I get asked often how to help students with test anxiety and I will write a series of posts here going more into detail on specific strategies. The short answer is to build their level of comfort and confidence and help them work on staying calm. These are my end goals for any testing student with or without test anxiety.
When I ask students why they feel anxious I receive many versions of the same two main points. They either feel unprepared or believe the stakes are so high they worry they will have long term consequences for underperformance. The solution to both of these is to build comfort in the student: both with the test material and by helping them be more realistic about the true long-term stakes. These are always my first two approaches in standardized testing with a high anxiety student.
Lowering the Stakes
Pre-COVID the stakes of the ACT/SAT were much higher, they still do play a role in merit scholarships and likely will return as a component of college admissions – but they are not everything. No single test determines a student’s entire future! They need to see and come to believe this. Parents, teachers, colleges, and now students themselves put too much pressure on these tests and the kids come to believe the stakes are much higher than they are. We need to work together to decrease this perception and help our students remember and package themselves as so much more than their test scores and GPA (please never lose sight of this).
We need to encourage students to take more than one test so they do not feel like any single performance is most important. I almost always encourage my students to register for two to three tests and often treat the first one as another “practice test” assigned as homework by me. I have found over the years if my students can approach test day like they do my homework: casual, confident, strategic, and calm they perform much better.
Comfortable with the Material
I remind my students that I have watched more “ACT tape” than any human ever should and I know the ACT/SAT material well. After I take my tests, I prep my tests, then I classify every question by category so I can help students see the patterns and understand the exact breakdown of the test (ie. exactly how many punctuation or geometry questions they can expect). My students come to trust me and my knowledge after a few sessions and I find my comfort with the material provides them comfort as well. The greatest way to comfort for any. individual though is to take practice tests, not from a book, from official previous ACT/SAT so they replicate the experiences. Just like an athlete practices a skill over and over again to build comfort and confidence – taking and reviewing practice tests is the best way to grow comfortable with the material. Comfort and lowered stakes go a long way to help anxious students.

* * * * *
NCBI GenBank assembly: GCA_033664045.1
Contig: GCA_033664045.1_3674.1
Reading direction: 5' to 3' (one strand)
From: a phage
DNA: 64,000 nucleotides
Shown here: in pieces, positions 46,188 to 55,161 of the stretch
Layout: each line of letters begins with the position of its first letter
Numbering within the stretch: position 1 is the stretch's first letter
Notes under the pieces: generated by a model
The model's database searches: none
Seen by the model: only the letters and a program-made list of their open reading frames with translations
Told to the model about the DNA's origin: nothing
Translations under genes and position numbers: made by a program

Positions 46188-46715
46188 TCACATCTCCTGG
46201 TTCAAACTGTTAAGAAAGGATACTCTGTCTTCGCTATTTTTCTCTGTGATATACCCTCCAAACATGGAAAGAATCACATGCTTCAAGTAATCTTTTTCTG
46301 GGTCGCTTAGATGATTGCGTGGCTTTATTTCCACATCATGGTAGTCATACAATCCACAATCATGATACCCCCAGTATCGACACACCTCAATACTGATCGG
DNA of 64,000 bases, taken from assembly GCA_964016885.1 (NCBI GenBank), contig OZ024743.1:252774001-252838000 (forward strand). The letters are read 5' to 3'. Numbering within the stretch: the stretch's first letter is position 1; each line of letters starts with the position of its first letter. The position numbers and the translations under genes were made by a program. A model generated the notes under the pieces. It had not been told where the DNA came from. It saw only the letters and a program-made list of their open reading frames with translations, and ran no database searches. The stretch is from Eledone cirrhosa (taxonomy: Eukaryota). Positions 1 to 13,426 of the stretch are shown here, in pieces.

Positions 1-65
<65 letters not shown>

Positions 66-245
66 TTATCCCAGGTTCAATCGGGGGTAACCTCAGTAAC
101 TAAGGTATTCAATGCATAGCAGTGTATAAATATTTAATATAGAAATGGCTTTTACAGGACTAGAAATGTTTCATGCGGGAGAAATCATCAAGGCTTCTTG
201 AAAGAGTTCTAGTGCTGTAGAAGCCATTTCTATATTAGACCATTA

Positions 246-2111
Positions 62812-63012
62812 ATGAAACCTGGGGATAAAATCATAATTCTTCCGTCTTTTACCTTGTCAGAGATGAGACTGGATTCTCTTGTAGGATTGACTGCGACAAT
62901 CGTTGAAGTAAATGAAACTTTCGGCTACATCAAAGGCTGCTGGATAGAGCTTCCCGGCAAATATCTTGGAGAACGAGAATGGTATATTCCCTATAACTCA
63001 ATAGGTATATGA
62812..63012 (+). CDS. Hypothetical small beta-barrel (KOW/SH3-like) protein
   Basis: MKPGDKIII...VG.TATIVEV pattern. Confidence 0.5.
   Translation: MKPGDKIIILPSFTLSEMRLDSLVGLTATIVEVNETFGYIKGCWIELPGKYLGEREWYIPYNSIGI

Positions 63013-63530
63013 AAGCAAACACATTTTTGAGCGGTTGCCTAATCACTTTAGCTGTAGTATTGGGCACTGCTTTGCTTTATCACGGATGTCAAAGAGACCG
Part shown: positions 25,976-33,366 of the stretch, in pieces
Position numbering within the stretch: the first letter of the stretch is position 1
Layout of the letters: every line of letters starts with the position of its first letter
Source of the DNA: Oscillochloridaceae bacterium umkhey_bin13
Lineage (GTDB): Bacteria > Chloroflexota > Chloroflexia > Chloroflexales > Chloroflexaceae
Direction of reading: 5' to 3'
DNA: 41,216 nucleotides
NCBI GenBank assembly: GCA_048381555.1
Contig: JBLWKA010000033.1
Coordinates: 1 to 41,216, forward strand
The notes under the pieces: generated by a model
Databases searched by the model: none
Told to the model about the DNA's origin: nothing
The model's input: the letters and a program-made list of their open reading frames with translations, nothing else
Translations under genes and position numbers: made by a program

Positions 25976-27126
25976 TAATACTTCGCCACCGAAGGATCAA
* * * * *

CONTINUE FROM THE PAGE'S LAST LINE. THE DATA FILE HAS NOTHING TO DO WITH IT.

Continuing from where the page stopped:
Above any other goal in my coaching is building a student’s confidence level. We deal with weaknesses head-on, fight against stereotypes (I’m bad at math, I can’t read well), build from their strengths, and help them feel confident in their abilities. This, more than anything, is what I think improves a student’s overall performance. They have to come to believe in their own abilities and not feel like they need me anymore. I remind them my goal is always to work myself out of a job and for you to feel like you don’t need me anymore. In the beginning, they often have to ask themselves “What would Kellie say” but by the end, they can say it to themselves, even if they still hear it in my voice. Focus on building confidence first and the rest will follow is the greatest lesson my work has taught me.
Telling a student to calm down does not work, in fact, more often it will backfire. Most students need to head into their test calm, though a few need to rev themselves up (more about them in another post). The key to calm is confidence and calm and past results that prove it will be okay. Practice tests, the confidence of their coach, and belief in their own abilities are key. I can usually tell in my last session with a student their level of calm and confidence and predict if they will improve on the next test or not. Work to help keep your student calm, often that is by barely talking about the test. I ask every student at my table if I need to call home and ask parents to stop talking about and asking about the test 🙂
These elements come together on test day and a student doing well in these areas will typically see nice improvements if they can stay calm and stick to their strategies.